Carbon Alloy Synthesis Process (CASP)

The Cokonyx produced through CASP has been independently used in a commercial environment as a coke replacement without demanding any modifications from the end-user. This process can be made-to-suit in both application and capacity given a client’s demand. This adaptability is due to the modular approach to its engineering and process controls.

CASP’s strength lies in its versatility for its end users. Once a client identifies a raw material base suitable to their geographical region, Carbonyx can then customize a Cokonyx™ formula based on those raw materials coupled with variations in the process conditions to yield the desired properties. CASP empowers a client to reduce their dependency on the metallurgical coal market fluctuations by utilizing various other forms of carbon, including lower grades of coal.

An important aspect of the CASP process is its total departure from existing coke technologies. The Cokonyx produced by this process performs and looks similar to traditional coke, but the production facility cannot be mistaken for a traditional coke technology plant. The Cokonyx process does not use slot or beehive ovens. The process is continuous, not batch. This minimizes thermal cycling of equipment, optimizes throughput, and provides for a steady plant output.

Unlike conventional coke making, CASP operates on a continuous basis at a lower temperature thereby minimizing the need for expensive high temperature equipment and refractory. These benefits translate to an overall lower operating cost as well as lower capital expenditures when compared to traditional coking technologies.

The Cokonyx facility is highly scalable, and has been designed in a modular manner. The Cokonyx facility has been optimized to make use of commercially available equipment. Therefore, a basic CASP process facility is a module of approximately 250-350 ktpy, consisting of two lines of 125-175 ktpy each. Cost and operational efficiencies are afforded by combining the lines within the module into an integrated operation.

Furthermore, multiple modules are replicated to produce larger facilities of up to 1 million tpy at a single location. In each case the portions of the larger facilities are integrated for cost effectiveness.

The CASP process has been designed to produce Cokonyx of custom specifications. The facility includes several “disconnects” within the process. Throughout the process, storage silos and redundant equipment allow the plant functioning to continue despite the failure of localized equipment.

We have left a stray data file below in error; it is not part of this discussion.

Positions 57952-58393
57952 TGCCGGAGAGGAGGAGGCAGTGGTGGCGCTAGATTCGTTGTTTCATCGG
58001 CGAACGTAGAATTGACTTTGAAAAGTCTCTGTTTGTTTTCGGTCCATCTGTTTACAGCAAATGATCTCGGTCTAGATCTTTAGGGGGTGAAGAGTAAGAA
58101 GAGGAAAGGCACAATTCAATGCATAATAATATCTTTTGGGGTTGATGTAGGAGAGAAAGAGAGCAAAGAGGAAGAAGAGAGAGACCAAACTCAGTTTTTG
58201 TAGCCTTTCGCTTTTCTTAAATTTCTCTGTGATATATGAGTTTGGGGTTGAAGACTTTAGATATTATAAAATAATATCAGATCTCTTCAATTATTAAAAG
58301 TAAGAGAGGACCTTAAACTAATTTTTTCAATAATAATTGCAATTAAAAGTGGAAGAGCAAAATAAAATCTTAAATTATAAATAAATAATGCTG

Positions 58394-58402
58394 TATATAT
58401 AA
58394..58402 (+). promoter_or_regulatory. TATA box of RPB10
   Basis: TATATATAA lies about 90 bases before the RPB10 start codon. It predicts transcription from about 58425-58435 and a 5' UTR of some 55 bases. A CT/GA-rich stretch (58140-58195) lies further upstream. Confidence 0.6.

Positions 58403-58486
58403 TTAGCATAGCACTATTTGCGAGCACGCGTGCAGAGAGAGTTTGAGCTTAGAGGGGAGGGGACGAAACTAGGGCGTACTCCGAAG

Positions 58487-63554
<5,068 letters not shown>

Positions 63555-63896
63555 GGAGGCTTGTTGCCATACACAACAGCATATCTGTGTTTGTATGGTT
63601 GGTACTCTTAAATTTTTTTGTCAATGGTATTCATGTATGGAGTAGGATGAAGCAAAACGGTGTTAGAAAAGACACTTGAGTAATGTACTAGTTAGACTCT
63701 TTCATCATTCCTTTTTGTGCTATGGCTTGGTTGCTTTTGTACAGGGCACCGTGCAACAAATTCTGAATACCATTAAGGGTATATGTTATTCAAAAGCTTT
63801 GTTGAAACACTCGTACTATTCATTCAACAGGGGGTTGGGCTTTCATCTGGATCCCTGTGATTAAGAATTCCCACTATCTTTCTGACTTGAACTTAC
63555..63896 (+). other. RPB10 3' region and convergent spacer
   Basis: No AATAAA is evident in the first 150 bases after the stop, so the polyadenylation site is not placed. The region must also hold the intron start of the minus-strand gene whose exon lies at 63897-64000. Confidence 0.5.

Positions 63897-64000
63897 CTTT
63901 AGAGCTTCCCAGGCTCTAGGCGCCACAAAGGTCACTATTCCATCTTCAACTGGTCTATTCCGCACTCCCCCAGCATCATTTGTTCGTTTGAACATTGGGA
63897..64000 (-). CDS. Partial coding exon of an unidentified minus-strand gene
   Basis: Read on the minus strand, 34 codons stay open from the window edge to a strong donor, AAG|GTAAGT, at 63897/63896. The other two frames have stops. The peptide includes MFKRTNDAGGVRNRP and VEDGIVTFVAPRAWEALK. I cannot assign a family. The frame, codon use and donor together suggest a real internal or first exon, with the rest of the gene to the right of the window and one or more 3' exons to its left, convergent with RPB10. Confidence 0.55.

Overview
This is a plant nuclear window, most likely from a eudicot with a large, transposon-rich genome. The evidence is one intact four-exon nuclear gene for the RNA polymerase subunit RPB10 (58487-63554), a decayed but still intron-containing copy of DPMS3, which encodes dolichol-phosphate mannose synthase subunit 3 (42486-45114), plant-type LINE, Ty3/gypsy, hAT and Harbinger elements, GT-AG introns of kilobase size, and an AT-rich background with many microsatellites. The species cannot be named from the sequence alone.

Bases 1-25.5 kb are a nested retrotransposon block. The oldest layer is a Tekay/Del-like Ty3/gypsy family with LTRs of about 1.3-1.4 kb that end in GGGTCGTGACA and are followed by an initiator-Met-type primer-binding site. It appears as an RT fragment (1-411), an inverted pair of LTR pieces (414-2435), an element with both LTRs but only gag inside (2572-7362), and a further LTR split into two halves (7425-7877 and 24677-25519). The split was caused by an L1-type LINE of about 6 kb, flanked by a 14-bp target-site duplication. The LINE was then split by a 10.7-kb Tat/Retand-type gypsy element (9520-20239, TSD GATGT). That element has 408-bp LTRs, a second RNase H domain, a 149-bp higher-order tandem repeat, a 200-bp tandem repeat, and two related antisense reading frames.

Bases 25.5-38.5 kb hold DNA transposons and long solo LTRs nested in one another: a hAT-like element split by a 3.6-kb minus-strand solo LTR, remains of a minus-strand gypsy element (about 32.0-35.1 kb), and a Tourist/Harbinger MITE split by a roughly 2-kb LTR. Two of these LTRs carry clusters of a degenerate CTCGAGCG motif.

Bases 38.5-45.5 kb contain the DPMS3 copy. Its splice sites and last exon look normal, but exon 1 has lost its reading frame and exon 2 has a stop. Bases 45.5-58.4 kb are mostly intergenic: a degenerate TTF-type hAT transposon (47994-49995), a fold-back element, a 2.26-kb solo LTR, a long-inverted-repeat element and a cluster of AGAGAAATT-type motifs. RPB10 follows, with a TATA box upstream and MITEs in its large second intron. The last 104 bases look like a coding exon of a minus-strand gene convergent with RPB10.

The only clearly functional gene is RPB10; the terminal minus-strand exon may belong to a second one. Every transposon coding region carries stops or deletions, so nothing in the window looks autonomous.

In summary, CASP offers the following advantages:

  • Flexibility in raw material usage
    • Reduced dependency on metallurgical coal
    • Adaptable to local raw material base
  • Reduced time and temperature processing conditions
  • Reduced operating costs
    • CASP is an autogenous process in terms of energy requirements. The thermal energy is provided by the utilization of evolved hydrocarbons while the electrical energy can be supported by a cogeneration system based on a combined cycle, waste heat recovery system.
  • Reduced capital expenditures
    • Limited refractory and high temperature equipment
  • Modular design allows for easy construction, operation, and expansion.
  • Customizable product
    • Cokonyx can be used 100% or blended with other cokes in a blast furnace. Deficiencies in the characteristics of existing cokes can be compensated for by manufacturing a complementary Cokonyx. Conversely, Cokonyx can be produced with otherwise deficient coal stock (i.e. high ash), and combined with low ash coke to produce an overall cost effective and furnace friendly blend of Cokonyx/coke.
  • Lower environmental emissions
    • CASP offers environmentally friendly advantages over traditional processes. Emissions are reduced, and facilities have been built that are well within U.S. Environmental Protection Agency regulations for traditional coke-making plants of similar size.
  • Continuous process
ElementsCASPConventional Methods of Coke Making
Raw MaterialAdaptable to local coal and carbon source supplyDependent on coking/metallurgical coal supply
Process TypeContinuousBatch
Processing Time12-18 hours of residence time18-60 hours per batch
Processing Down TimeLimitedDependent on batch size
Energy RequirementRelatively low energy consumptionHigh energy consumption
EnvironmentalReduced NOx and greenhouse gases (permitted as a minor source in the U.S.)Permitted as a major source in the U.S.
Approximate Labor Requirements
(1 million tpy)
140 people200 people